- The Kremlin has found itself increasingly isolated in recent days, with the U.S. and Western allies imposing an extraordinary set of measures that have sent its currency plummeting.
- For some businesses, cutting ties with Russia marks the end of more than three decades of investment there following the collapse of the Soviet Union in 1991.
- The situation in Ukraine has prompted many to conclude that the financial and reputational risks of continuing operations in Russia are now too great.
Russia's invasion of Ukraine has prompted a fast-growing list of companies to shun Moscow, with firms scrambling to cut ties as foreign governments ratchet up punitive economic sanctions.
Russia attacked Ukraine on several fronts on Tuesday, the sixth day of the war, with a 40-mile convoy of tanks and other vehicles seen threatening the capital city of Kyiv. President Vladimir Putin's troops continue to run into stiff Ukrainian resistance, however.
The confluence of Russia's invasion of Ukraine and the subsequent barrage of Western sanctions has triggered a mass corporate exodus from Moscow.
"We are shocked by the loss of life in Ukraine, which we deplore, resulting from a senseless act of military aggression which threatens European security," Shell CEO Ben van Beurden said on Monday.
Equinor President and CEO Anders Opedal said on Monday that the firm had decided to stop new investments into Russia because its position had become "untenable."
BP Chair Helge Lund said on Sunday that Russia's military action represents "a fundamental change" and the firm's 19.75% stake in Russian-controlled oil company Rosneft "simply cannot continue."
"This is astonishing," Nigel Gould-Davies, senior fellow for Russia and Eurasia at the International Institute for Strategic Studies, said via Twitter shortly after Shell announced it would exit all its Russian operations.
"What are the limits now to economic decoupling from [the] West?" Gould-Davies said.
Global bank HSBC, France's Société Générale and South Korea's Shinhan Bank have all wound down their relationships with a host of Russian banks, putting Western sanctions on interbank messaging system SWIFT into practice.
Swedish automaker Volvo has said it will suspend car shipments to Russia until further notice, while Germany's Daimler Truck said on Monday it would immediately freeze its business activities in the country.
The world's biggest aircraft leasing firm AerCap said on Monday it would cease leasing activity with Russian airlines, complying with applicable sanctions against Moscow.
Shipping giant Maersk on Tuesday said it would temporarily halt all container shipping deliveries to and from Russia in response to Western sanctions, according to Reuters. The company had previously warned it was considering a possible suspension to all bookings to and from Russia.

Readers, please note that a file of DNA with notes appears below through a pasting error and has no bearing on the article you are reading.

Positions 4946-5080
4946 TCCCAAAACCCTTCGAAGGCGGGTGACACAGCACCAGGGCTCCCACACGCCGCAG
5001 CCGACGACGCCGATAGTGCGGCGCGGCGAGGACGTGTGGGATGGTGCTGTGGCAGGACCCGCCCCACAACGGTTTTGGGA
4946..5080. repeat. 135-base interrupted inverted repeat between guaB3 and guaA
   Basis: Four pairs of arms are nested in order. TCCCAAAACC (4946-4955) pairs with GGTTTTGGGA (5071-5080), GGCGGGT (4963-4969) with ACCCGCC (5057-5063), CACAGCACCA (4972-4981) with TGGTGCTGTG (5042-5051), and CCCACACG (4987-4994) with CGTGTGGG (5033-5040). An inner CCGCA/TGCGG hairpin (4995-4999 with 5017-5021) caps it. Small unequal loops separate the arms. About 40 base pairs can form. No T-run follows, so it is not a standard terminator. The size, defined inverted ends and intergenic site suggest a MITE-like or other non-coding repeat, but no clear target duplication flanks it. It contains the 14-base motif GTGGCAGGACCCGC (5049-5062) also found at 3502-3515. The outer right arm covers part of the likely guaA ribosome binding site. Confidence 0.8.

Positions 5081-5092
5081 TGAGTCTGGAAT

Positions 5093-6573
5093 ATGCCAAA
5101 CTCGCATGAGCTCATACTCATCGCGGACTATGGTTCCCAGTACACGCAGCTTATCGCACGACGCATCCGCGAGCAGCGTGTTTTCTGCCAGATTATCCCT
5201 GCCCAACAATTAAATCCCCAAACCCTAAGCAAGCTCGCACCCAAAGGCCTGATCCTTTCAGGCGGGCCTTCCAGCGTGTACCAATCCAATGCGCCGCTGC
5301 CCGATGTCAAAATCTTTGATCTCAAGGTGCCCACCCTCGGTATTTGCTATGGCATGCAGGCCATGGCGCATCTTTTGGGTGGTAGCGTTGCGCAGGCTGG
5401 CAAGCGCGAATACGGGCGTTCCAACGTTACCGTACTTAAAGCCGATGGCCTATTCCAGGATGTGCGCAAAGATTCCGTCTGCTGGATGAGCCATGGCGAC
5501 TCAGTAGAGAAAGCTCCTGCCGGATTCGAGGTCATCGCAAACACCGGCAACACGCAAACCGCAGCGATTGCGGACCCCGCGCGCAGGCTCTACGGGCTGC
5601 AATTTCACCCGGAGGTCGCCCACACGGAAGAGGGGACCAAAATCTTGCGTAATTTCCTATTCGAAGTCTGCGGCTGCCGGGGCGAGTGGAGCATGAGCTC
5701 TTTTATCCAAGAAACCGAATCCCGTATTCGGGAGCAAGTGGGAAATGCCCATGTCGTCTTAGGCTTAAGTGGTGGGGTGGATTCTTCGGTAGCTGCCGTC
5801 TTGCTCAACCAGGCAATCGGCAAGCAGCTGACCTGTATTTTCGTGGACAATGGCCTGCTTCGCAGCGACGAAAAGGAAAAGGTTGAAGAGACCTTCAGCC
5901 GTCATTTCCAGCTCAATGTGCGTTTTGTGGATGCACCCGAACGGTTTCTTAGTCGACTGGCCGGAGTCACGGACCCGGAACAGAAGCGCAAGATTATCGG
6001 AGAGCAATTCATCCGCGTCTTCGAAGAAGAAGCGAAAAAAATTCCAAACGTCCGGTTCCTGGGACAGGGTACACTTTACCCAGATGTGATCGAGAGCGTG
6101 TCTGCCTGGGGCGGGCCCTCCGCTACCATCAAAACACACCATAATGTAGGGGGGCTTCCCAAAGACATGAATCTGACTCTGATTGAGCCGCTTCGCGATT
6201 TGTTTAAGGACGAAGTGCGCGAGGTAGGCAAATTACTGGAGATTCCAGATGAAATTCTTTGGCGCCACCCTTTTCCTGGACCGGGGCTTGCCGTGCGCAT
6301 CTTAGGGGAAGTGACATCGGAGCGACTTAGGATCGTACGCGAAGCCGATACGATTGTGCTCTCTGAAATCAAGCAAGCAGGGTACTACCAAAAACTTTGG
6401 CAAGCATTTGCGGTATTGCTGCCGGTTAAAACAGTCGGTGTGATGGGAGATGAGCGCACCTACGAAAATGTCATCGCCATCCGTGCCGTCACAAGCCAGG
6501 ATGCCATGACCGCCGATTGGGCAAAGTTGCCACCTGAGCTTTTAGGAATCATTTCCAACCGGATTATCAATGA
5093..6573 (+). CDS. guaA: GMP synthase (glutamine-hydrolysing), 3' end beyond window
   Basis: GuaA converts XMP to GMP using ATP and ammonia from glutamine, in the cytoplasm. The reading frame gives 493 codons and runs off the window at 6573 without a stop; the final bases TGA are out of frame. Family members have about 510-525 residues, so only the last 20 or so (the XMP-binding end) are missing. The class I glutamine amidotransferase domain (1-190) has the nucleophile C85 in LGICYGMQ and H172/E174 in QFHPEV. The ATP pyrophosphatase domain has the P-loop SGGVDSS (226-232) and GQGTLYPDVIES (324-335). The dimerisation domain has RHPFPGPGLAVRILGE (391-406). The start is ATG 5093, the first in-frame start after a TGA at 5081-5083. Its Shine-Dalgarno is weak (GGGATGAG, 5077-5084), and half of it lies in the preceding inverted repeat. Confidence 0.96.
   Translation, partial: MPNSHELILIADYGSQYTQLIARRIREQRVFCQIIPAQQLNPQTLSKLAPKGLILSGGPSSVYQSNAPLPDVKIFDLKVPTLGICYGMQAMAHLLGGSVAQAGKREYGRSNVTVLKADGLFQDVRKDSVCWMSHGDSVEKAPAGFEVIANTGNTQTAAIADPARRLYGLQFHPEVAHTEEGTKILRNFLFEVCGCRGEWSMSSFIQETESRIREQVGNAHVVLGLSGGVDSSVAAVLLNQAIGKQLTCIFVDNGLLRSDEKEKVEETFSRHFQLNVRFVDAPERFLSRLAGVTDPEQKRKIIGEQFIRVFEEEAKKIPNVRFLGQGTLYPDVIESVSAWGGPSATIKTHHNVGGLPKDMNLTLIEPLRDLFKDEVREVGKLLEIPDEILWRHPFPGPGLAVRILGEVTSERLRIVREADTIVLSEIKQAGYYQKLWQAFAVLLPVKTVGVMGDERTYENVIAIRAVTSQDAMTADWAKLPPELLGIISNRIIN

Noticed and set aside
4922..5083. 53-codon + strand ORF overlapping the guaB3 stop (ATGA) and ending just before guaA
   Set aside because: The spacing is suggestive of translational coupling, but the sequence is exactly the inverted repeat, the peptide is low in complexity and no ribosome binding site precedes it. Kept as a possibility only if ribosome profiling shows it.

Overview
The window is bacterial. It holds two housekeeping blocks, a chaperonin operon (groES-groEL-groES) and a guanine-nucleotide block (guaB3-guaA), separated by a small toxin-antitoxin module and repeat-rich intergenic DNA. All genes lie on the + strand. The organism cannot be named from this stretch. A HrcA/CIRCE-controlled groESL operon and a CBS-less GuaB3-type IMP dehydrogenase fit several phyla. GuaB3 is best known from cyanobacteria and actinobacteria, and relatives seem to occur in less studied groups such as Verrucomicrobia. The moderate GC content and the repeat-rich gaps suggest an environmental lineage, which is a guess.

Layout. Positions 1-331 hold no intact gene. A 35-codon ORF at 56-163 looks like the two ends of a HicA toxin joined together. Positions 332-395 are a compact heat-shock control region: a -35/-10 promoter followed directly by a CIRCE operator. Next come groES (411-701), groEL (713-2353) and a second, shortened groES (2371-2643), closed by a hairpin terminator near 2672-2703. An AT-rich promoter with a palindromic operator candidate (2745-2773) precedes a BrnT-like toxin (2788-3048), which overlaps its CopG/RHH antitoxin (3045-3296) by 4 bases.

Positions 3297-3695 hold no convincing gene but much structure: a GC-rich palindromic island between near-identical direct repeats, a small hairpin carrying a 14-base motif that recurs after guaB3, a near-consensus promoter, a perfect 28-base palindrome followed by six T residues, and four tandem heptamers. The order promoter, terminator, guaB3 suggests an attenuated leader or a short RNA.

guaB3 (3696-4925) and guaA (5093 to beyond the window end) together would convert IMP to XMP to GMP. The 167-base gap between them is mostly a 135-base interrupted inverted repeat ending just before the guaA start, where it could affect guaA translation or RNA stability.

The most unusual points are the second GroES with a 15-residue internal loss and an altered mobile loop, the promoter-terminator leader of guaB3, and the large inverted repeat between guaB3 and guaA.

A spokesperson for Maersk was not immediately available to comment when contacted by CNBC.
Investors are also pulling out of Russian firms. Norway's $1.3 trillion sovereign wealth fund, the world's largest, said on Sunday it would divest its Russian assets, while Australia's sovereign wealth fund has announced plans to wind down Russian holdings.
For some, cutting ties with Russia marks the end of more than three decades of investment there following the collapse of the Soviet Union in 1991.
The situation in Ukraine has prompted many to conclude that the financial and reputational risks of continuing operations in Russia are now too great.
Speaking to CNBC's Hadley Gamble in an interview on Monday, Ukraine Foreign Minister Dmytro Kuleba implored all firms still doing business with Russia to immediately cut ties.
"The world will judge them accordingly. And history will judge them accordingly," Kuleba said.
It comes as pressure mounts on the firms that have not yet taken action. In the energy space, for example, France's TotalEnergies and U.S. giant ExxonMobil are now the only remaining supermajors with significant drilling operations in Russia.
When asked about these two companies, Kuleba replied: "I can call, urge, them and all other businesses. If they want to save peace, if they want to save lives of civilians, they must stop making business with Russia."
"Cut off your business with Russia. If you have moral ground, do it immediately without any delay. Trading with Russia is financing aggression, murder of civilians and destruction of peaceful cities," he added.
TotalEnergies on Tuesday condemned Russia's military aggression against Ukraine and said it would no longer provide capital for new projects in Russia.
"TotalEnergies supports the scope and strength of the sanctions put in place by Europe and will implement them regardless of the consequences (currently being assessed) on its activities in Russia," the company said.
A spokesperson for ExxonMobil was not immediately available for comment when contacted by CNBC.
Shell has said it will exit all its Russian operations, including the flagship Sakhalin 2 LNG plant in which it holds a 27.5% stake — and which is 50% owned and operated by Russian gas giant Gazprom. The company also announced plans to end its involvement in the highly contentious Nord Stream 2 pipeline project.
— CNBC's Matt Clinch contributed to this report.